Tax Liens vs. Tax Levies: What’s the Difference?

It’s a question that we get asked a lot: What’s the difference between tax liens and tax levies? Why are these two the most affective tools in the IRS arsenal? And how can you protect yourself from having this happen to you?

What is a Tax Lien?

The definition of a tax lien is a lien that is placed your property by the government in order to secure the payment of delinquent taxes. After the IRS sends you a bill of how much you owe and you fail to pay the debt, the IRS will the file a Notice of Federal Tax Lien. This alerts your creditors that the government now has a legal claim to all your property.

How will this affect you? The simple answer is all your assets now belong to the government. This includes any business property you may have, as well as any accounts receivable. In addition, a lien will show up on your credit report which could affect any ability you have of getting credit. Even if you file for bankruptcy, your lien could continue. The only way to get rid of a lien is to pay the bill.

What is a Tax Levy?

Unlike a tax lien, which just stakes a claim on your property, a tax levy takes it one step further and takes away your property in order to pay the debt. Like a lien, a levy will come after you fail to pay your delinquent tax bill and you receive a Final Notice of Intent to Levy. You have 30 days to respond to this notice; if you fail to do so, then you can say goodbye to your property.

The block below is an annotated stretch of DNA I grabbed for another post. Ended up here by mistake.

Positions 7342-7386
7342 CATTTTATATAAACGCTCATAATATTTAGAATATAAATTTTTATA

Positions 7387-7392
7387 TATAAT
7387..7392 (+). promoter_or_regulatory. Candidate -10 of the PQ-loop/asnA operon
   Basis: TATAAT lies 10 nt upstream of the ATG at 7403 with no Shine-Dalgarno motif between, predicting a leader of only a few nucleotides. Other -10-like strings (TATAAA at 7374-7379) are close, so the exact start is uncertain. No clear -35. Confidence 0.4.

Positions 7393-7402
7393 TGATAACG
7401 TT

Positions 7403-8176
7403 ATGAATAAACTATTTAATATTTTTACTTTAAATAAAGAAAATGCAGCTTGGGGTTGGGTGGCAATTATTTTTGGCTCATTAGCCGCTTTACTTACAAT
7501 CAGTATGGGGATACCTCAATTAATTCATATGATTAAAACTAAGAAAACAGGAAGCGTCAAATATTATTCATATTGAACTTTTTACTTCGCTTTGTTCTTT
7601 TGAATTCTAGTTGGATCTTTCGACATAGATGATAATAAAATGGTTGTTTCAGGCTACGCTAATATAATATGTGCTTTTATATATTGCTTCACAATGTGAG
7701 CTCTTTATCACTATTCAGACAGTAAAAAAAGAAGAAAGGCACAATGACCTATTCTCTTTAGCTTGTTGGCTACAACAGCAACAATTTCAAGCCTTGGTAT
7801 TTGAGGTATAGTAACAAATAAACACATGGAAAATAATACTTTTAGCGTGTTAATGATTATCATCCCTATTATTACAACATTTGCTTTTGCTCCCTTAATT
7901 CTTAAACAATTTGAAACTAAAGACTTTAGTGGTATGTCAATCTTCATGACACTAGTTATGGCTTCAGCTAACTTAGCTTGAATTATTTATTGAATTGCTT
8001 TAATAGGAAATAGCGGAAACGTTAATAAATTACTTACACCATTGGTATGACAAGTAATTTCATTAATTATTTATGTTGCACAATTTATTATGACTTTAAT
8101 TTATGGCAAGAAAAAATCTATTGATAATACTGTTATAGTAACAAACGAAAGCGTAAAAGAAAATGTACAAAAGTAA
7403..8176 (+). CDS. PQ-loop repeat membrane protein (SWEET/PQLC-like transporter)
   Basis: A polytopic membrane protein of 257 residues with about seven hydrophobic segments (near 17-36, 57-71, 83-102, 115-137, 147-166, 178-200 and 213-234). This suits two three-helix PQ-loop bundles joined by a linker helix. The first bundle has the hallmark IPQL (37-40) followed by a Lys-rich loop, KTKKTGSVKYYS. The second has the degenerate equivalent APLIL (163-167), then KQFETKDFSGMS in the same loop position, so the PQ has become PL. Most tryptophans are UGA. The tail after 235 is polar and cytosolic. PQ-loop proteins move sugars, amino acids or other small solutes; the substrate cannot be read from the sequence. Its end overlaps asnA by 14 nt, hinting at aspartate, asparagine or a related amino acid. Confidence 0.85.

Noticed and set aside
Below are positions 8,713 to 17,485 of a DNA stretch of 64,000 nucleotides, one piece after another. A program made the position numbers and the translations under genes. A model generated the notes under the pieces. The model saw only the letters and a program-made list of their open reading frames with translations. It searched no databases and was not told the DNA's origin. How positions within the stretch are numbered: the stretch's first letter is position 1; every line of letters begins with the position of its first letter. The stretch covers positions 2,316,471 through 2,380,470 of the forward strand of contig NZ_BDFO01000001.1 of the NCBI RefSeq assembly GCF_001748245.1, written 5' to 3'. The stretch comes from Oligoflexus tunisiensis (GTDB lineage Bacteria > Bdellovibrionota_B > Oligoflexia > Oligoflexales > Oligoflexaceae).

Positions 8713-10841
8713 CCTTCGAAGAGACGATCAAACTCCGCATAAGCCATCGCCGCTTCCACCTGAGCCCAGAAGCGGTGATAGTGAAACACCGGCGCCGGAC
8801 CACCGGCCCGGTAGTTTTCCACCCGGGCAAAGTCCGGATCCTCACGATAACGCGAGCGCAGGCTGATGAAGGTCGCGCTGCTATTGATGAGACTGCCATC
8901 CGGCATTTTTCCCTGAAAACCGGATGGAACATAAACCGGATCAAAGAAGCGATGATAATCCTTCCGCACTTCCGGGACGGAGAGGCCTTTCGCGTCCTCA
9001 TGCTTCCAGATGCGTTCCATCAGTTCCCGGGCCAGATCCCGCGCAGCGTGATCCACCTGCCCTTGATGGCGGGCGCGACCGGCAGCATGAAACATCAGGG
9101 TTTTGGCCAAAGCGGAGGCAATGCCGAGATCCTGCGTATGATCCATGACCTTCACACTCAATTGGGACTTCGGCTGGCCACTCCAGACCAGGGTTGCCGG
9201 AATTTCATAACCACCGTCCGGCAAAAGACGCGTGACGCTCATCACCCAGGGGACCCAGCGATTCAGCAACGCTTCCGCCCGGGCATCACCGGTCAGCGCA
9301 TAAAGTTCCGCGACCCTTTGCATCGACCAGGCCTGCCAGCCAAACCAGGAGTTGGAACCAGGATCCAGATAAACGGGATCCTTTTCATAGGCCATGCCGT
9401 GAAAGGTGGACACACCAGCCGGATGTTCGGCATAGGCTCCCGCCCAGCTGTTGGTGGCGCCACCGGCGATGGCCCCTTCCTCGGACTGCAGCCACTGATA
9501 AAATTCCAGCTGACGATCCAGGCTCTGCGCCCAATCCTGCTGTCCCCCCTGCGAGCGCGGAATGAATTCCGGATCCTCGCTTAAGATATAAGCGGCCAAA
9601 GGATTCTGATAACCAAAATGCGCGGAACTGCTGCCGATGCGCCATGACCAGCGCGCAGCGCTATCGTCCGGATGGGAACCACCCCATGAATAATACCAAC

The big difference between tax lien and tax levy is that a lien just says what’s yours is mine whereas a tax levy actually takes what’s yours away from you. So for example, if there is a lien against your property and you decide to sell your home, that money will go to the IRS. Meanwhile, if you are slapped with a tax levy, then you no longer have a home to call your own.

How the IRS Uses Tax Lien and Tax Levy

The IRS uses these tools in order to pay a debt. If you fail to pay your taxes in a reasonable time, the IRS will then either put a lien or a levy on your property as payment. But there are ways to prevent this from happen. Before the IRS hands you a notice, get a tax lawyer. Contact 1-844-452-41-65 the Houston tax attorneys at Pro Tax Counsel today for a free consultation we can prevent your property from becoming the IRS’.